I was going to write something really witty and sarcastic about my final dinner with my family.
I even toyed with the idea of using the last supper as an analogy, but I figured that writing ‘and W said, take this and eat this…’ was stretching the whole poetic license thing a little too far, especially since I still entertain fantasies about going to heaven.
Anyway, what happened at my dinner floored me. The sarcasm disappeared. With it, the irony. You know what was left?
What should actually have been there. The feeling that the clan proffered its blessings upon me as I departed from the fold. (And, while lugging 40kgs worth of luggage around in Paris, this was actually quite comforting.)
All I needed was a lunchbox with Ngwaci and a minivan decorated with banana leaves and singing relatives to take me to the airport.
So, I finally got my graduation/farewell dinner. A celebration of my achievements, for the hard working daughter of the clan, right?
Ok, sort of…
It was mostly a plum chance for the clan matriarchs to rub their progeny’s success in each other’s faces. Something like, ‘Yeah, just because I caught her smoking at 17, doesn’t mean she became a drunken little whore…but Im not pointing fingers….’
No need to get into the details of how I was really nothing more than a glorified waitress at my own party, and that we had lots of hangover inducing box-wine instead of my favorite Merlot. (Yes, I’m showing off, but ZA IS wine country, and when in Rome….)
Or the side shows provided by the cute blonde girl and her Marine detail who wolfed down the nyama choma like they had been starving for days, pausing only to wash it down with gin (WTF!!!)
No, let’s get to what was really important.
The hour after all were fed and well lubricated with said cheap wine, the matriarchs fell silent and called for order. And the advice flowed:
From Mama W’s fashionista bff (who’s entourage included a girl-boy who vowed to come visit and a little sister in the throes of a love affair with gin): some PG stuff about having fun and working hard. Then W fixed her another drink that got her tongue loose and she pulled W aside…
‘W…I don’t know how to say this….when you go to another country, the Africans tend to stick together…and start dating…every year new people arrive, but pretty soon you have all dated each other…the problem comes in when someone gets sick…it can spread to everyone.’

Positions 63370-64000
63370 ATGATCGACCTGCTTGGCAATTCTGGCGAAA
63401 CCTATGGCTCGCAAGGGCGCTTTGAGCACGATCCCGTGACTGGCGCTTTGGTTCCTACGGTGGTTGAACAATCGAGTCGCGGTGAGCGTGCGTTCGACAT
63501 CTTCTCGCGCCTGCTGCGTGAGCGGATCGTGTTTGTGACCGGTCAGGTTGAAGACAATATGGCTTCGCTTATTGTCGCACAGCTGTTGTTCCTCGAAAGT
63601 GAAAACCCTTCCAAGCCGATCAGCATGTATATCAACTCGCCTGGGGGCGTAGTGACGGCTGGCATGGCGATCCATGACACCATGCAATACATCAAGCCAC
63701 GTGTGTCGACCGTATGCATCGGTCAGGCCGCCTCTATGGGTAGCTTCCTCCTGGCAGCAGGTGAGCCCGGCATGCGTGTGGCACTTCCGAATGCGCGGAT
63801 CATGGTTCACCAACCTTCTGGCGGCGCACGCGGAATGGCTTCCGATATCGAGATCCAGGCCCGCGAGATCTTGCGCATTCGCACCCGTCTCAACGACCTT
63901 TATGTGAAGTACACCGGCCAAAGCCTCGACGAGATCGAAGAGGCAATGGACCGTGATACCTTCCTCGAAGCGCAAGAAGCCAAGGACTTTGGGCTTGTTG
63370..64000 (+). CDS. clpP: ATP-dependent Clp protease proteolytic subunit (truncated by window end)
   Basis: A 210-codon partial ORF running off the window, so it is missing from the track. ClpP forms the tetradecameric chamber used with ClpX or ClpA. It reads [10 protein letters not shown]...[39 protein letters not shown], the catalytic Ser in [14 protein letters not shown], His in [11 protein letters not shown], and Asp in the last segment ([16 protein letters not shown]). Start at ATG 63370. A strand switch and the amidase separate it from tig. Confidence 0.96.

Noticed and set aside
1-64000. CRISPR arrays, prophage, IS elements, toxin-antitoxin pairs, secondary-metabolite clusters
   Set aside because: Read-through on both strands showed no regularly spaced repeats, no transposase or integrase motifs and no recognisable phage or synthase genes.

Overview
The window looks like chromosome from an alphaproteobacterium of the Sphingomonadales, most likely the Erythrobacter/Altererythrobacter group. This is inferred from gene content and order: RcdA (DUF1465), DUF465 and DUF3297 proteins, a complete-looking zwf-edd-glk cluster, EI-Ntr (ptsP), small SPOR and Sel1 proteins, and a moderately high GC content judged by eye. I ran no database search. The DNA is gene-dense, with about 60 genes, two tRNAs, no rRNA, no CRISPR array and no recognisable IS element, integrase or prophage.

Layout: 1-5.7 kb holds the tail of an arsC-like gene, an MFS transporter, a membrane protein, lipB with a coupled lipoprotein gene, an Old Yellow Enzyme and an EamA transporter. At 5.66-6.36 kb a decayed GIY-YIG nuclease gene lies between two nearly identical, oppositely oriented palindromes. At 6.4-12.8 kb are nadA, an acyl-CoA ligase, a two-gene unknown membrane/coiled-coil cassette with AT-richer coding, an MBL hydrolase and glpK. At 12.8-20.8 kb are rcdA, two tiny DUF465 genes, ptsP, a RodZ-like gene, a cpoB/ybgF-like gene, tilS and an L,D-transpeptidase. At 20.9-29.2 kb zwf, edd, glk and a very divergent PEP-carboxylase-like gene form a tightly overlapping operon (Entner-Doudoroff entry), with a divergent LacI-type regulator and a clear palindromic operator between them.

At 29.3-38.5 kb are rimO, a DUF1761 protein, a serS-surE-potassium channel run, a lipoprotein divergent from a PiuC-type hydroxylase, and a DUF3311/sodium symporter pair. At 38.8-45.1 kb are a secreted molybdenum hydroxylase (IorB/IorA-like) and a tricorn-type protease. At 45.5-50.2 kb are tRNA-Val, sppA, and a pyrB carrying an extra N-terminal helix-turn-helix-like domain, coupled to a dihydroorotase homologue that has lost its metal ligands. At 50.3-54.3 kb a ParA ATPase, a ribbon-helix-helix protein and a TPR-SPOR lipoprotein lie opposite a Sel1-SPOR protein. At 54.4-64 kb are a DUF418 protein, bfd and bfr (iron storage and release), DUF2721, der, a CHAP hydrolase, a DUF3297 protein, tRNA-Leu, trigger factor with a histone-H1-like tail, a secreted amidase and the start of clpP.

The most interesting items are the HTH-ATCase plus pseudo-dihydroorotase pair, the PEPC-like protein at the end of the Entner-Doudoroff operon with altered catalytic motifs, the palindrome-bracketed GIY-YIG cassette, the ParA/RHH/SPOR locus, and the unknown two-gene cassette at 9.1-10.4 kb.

Translation: don’t hook up with the Africans, you might get AIDS.
Hands down super creepy, yes?
So, I bade farewell to my fantasies about tall, dark Senegalese men. (Fine, and the odd, florid Congolese sharp shooter.)
One Aunty F, who has been a family supporter since before W knew what bras were used for, really laid it on thick…’I know you will succeed…you are our daughter, and a role model for the others!'(meaningful look at some less illustrious individuals in the room)
No, no pressure there, None at all.
Aunty A, who’s home is where we discovered baked beans, frankfurters and such exotic foods, was the soothing balm, all like, ‘if you need anything at all, we are here for you.’
In light of her recent circumstances, I shall leave it at that. God bless her dear soul.
Floating around there somewhere was talk of working hard but also having fun and opening up to new experiences, ‘living a little’: basically, obscure references to their own crazy days in college.
Crazy cousin K, who embodies many of the finer qualities of a bona fide Kikuyu woman made a speech she had been preparing for hours that just got me all choked up.
(If i ever get this emotional again, please shoot me.)
Then, a voice from the rabble said, ‘And remember God is with you’.
If these were the olden days, our house would have burned down, given the unprintable jokes that were given life by that statement.
And, from Mama W, ‘You are going to be cold. Very cold.’
Now that’s some practical advice.